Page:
Great bishop who deserves to be remembered

The bishops who have held pastoral sway over Somerset have included saints and sinners. There have been those who have given everything in devotion and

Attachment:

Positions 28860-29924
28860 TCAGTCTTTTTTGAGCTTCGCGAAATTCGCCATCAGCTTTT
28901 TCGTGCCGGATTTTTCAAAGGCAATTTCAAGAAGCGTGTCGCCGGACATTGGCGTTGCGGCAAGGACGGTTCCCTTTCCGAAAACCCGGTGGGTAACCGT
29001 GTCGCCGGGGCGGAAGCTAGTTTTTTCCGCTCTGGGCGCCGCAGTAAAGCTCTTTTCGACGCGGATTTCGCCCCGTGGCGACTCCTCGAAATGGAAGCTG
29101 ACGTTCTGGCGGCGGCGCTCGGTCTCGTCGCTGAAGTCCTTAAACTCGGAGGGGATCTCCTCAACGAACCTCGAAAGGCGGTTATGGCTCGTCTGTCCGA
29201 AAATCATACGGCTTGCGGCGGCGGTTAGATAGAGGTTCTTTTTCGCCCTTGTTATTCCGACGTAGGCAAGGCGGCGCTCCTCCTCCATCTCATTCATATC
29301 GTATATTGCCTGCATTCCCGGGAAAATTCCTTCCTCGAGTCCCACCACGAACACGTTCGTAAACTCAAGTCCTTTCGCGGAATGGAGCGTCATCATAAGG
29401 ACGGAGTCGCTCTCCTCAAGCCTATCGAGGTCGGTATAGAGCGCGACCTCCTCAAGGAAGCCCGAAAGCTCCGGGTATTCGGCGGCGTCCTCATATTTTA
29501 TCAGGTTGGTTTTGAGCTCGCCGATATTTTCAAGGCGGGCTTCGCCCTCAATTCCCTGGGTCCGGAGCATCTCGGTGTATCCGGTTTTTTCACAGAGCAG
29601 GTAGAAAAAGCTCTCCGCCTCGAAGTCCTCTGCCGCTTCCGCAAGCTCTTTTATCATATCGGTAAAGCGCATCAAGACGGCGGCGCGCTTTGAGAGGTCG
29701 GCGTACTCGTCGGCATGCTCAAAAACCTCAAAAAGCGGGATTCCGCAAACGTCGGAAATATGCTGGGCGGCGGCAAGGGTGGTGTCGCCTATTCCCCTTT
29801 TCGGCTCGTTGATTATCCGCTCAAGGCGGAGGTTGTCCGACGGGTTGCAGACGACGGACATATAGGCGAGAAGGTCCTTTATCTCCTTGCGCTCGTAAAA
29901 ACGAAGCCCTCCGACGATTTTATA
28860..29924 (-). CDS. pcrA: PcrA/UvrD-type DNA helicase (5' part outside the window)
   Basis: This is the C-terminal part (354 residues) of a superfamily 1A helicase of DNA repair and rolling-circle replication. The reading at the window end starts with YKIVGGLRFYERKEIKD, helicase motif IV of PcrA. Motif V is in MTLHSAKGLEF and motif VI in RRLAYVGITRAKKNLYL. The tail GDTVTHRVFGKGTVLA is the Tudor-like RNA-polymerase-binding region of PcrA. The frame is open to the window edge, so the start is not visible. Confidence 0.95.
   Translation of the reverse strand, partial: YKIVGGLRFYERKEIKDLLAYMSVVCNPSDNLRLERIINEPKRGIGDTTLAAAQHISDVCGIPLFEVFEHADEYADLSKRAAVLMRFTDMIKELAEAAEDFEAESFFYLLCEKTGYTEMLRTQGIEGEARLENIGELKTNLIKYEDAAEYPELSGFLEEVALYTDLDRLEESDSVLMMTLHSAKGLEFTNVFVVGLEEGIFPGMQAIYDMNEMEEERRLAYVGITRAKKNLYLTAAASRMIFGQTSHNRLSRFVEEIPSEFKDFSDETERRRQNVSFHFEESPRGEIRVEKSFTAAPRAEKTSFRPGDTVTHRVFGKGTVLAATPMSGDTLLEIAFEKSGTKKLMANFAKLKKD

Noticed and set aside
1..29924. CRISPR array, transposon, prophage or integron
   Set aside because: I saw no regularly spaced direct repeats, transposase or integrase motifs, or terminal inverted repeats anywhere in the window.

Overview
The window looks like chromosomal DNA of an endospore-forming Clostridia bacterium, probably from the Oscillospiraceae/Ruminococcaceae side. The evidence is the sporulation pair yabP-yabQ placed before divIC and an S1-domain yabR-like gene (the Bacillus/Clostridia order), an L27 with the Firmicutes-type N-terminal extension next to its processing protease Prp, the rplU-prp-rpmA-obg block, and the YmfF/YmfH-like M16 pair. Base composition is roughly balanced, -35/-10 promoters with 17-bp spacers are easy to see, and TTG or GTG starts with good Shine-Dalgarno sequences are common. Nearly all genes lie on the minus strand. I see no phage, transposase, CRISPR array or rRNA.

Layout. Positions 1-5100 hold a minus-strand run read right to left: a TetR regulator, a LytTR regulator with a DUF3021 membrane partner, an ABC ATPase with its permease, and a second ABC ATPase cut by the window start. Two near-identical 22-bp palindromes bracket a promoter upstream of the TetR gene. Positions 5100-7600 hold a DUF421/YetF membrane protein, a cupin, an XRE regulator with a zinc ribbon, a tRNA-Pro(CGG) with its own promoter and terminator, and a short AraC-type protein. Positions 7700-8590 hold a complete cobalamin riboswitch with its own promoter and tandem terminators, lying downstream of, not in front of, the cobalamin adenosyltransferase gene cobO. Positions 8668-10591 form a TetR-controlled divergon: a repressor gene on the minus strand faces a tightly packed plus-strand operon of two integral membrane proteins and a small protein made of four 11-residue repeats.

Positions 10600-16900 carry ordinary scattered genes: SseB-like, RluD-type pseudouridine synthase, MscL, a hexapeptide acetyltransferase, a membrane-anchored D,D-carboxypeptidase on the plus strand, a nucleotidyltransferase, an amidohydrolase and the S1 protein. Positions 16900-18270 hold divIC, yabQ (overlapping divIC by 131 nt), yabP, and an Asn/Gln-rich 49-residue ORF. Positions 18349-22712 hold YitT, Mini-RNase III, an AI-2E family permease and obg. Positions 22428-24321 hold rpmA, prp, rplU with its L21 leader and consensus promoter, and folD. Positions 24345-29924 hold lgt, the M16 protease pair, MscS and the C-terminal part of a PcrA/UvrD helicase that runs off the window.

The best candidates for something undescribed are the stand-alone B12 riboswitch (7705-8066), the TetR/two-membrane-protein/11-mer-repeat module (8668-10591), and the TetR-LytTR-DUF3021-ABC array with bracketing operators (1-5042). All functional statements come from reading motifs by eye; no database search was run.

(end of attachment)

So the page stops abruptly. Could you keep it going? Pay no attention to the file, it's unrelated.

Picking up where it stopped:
The bishops who have held pastoral sway over Somerset have included saints and sinners. There have been those who have given everything in devotion and benefactions to their flock, and others who in the crude, stormy interludes of centuries ago were mercenary, even cruel.Of the bishops of Bath and Wells of upwards of a thousand years, none deserves to be more affectionately remembered than Thomas Ken. One gets a picture of him singing in the early morning his famous hymn, "Awake my soul, and with the sun" to his own lute accompaniment. He made time for his devotions by leading a strictly disciplined life in which he indulged in the minimum of sleep. A national figure caught up in troublous times, his life, until his later years, was far from cloistered. He risked the wrath of Charles II when he refused to give lodging to the king's mistress, famous Nell Gwyn, when his Majesty visited Winchester.During the Monmouth rebellion the rebels wreaked damage in Wells Cathedral and stabled their horses in the nave, but after their rout at the Battle of Sedgemoor Ken visited the prisoners in gaol, and pleaded with King James II to halt the vengeance being taken upon them, and to be merciful. Later he was one of the seven bishops committed to the tower for refusing to conform to King James' Declaration of Indulgence.When William, Prince of Orange, came to throne, Ken refused to sign an oath to him on the grounds that he had given such an oath to King James who, whatever his policies might have been, remained to him the rightful King of England. Ken was unswerving. He never sought the favour of kings, and because of his refusal to sign the oath of allegiance to King William, he was deprived of his bishopric.Viscount Weymouth, who as Thomas Thynne had been one of his friends in youthful years at Oxford University, provided him with a home at Longleat house, and it was there Ken spent his final years.Ken's attitude to the priesthood is best summed up in one of his poems:Give me the Priest these graces shall possess - Of an ambassador the just address;A father's tenderness, a shepherd's care,A leader's courage, which the Cross can bear;A ruler's awe, a watchman's wakeful eye,A Pilot's skill the helm in storms to ply;A father's patience, and a labourer's toilA guide's dexterity to disembroil;A prophet's inspiration from above, A teacher's knowledge, and a Saviour's love.Although there is some disagreement, most authorities concede that Ken came from an old Somerset family, associated with Kenn Court, near Clevedon. The family held the manor for several centuries, and the Ken family name has appeared in the records of various parts of the district including Clevedon, Congresbury, and Hutton.Kenn Court survives, but has few vestiges of the old manor house. Writing in 1829, historian Rutter described Kenn as a small parish nearly north of Yatton and Kingston, adjoining which was an extensive flat called Kenn moor, containing a decoy pool, much frequented by wild fowl during the winter season.He goes on to say that the manor was granted by William the Conqueror to the Bishop of Coutances, but that about the year 1150 it passed to a family named Kenn, who resided for many generations at Kenn Court. Of this family was Thomas Kenn who in 1684 was made Bishop of Bath and Wells.Rutter adds: "This manor passed by intermarriage of the heiress of the Kenns to the Paulett family, who have lately sold it in parcels. Kenn Court was a fine old manor house, but nearly the whole was modernised about fifteen years since."Evidence suggests that Kenn Court was once a moated manor house, but there is no record that Thomas Ken ever lived at the court or visited it. We do know, however, that he was often at Naish House a few miles away.From time to time, we are told, the Bishop, especially at Christmas, removed himself from the gaieties of Longleat, from "noise and hurry of the world," to Naish House, "where dwelt two maiden ladies who reverenced him for his piety and who sympathised with the non during clergy."These spinsters were the daughters of a Glamorgan knight, Sir Charles Kemeys, and Bishop Ken described their home as "a kind of nunnery where I usually abide during my Lord Weymouth's absence, and as having a better right to the name of a religious house than those places usually so called."Ken was born in 1638, at Berkhamstead, in Hertfordshire, and during his childhood years the country was torn by the Civil War. His mother died when he was but four, and his father when he was fourteen. His father had been twice married and by his first wife had a daughter, Anne. She married revered Izaak Walton, author of The Compleat Angler, who became the boy's guardian.At the age of 13 Thomas became a scholar at Winchester College, and at Winchester visitors may see, crudely carved on a stone buttress in the cloisters, his mark, "Tho. Ken 1656".From Winchester Ken went to New College, Oxford. By the time Thomas took his BA degree Charles II had been welcomed to the throne.Ken became chaplain to George Morley, Bishop of Winchester. He was also made a Fellow of Winchester College and a prebendary of the cathedral. He often accompanied the Bishop on his visits to London.He became renowned for the eloquence of his preaching, and in later years when he was a bishop the courtiers of St. James' packed the Royal Chapel of the Palace to hear him.Amid all his other responsibilities he was immensely devoted to pastoral work, and one of his biographers, Hawkins, wrote: "In the evenings when he loved to enjoy the society of his friends he was so worn down with the exertions and fatigue of the day that with difficulty he kept his eyes open."Nevertheless that neither his study might be the aggressor on his hours of instruction or what he judged his duty prevent his improvement; or both interrupt his closest addresses to his God; he strictly accustomed himself to but one sleep, which often obliged him to rise at one or two of the clock in the morning, and sometimes sooner; and this grew so habitual that it continued with him until his last illness."He wrote a Manual of prayers for the boys of Winchester College and his famous morning and evening hymns "Awake my soul, and with the sun" and "Glory to Thee, my God, this night" with the Doxology, "Praise God from whom all blessings flow," were also written for them with the exhortation that the boys "be sure to sing the Morning and Evening Hymns in their chamber devoutly".The closing years of Charles II's reign were turbulent politically and Ken became an increasingly prominent figure in affairs. He spent a year at The Hague, where he was chaplain to Charles II's niece, Princess Mary, who had married William, Prince of Orange.On his return he became one of the King's chaplains. He was also appointed chaplain to the fleet, and as such sailed with the expedition of Lord Dartmouth against Tangier.King Charles was often at Winchester where he was having a palace built, and on one of his visits Ken was asked to give accommodation to Charles' mistress, Nell Gwyn. Ken would not overlook immorality, even in a King, and to him Nell, as a prostitute, was no suitable guest in any place under his charge. He refused, and lodgings for Nell had to be found elsewhere. Eventually a small apartment was built on to a deanery wall for her. Although King Charles was well aware of this incident his high regard for Ken was unaffected. Surrounded as he must have been by those who fawned for favour, he obviously appreciated the qualities of a priest who was unswervingly guided by his convictions and took no thought for the consequences of his actions.When Bishop Morley died, and Dr Mews, Bishop of Bath and Wells, was appointed to succeed him at Winchester, King Charles, looking for a successor to Mews at Bath and Wells, asked, "Where is the little fellow who refused poor Nell a lodging?" and nominated Ken for the vacancy!In 1685 Ken was elected Bishop of Bath and Wells. In accepting the office he took the Oath of Allegiance, his interpretation of which was eventually to lead to his being deprived of his bishopric.It was customary in those days for a newly appointed bishop to arrange, at his own expense, a great banquet to which were invited the leading nobility, clergy, Privy Councillors, judges, and such-like. But no such event was put on by Bishop Ken. Instead he devoted the money that would have been spent on it to more worthy purposes, including a donation to the fund then being raised for rebuilding St. Paul's Cathedral, £30 towards the cost of building a new schoolroom at Winchester College, and a like sum and also some rare books to the College Library.Ken was now 48 and reckoned at the height of his powers, but for a time he had little chance of making his influence felt in his diocese. Within a week of becoming a bishop he was called to London to play his part in the closing scenes of the life of King Charles II.* This article, edited by Jill Bailey, was originally published on May 21, 1971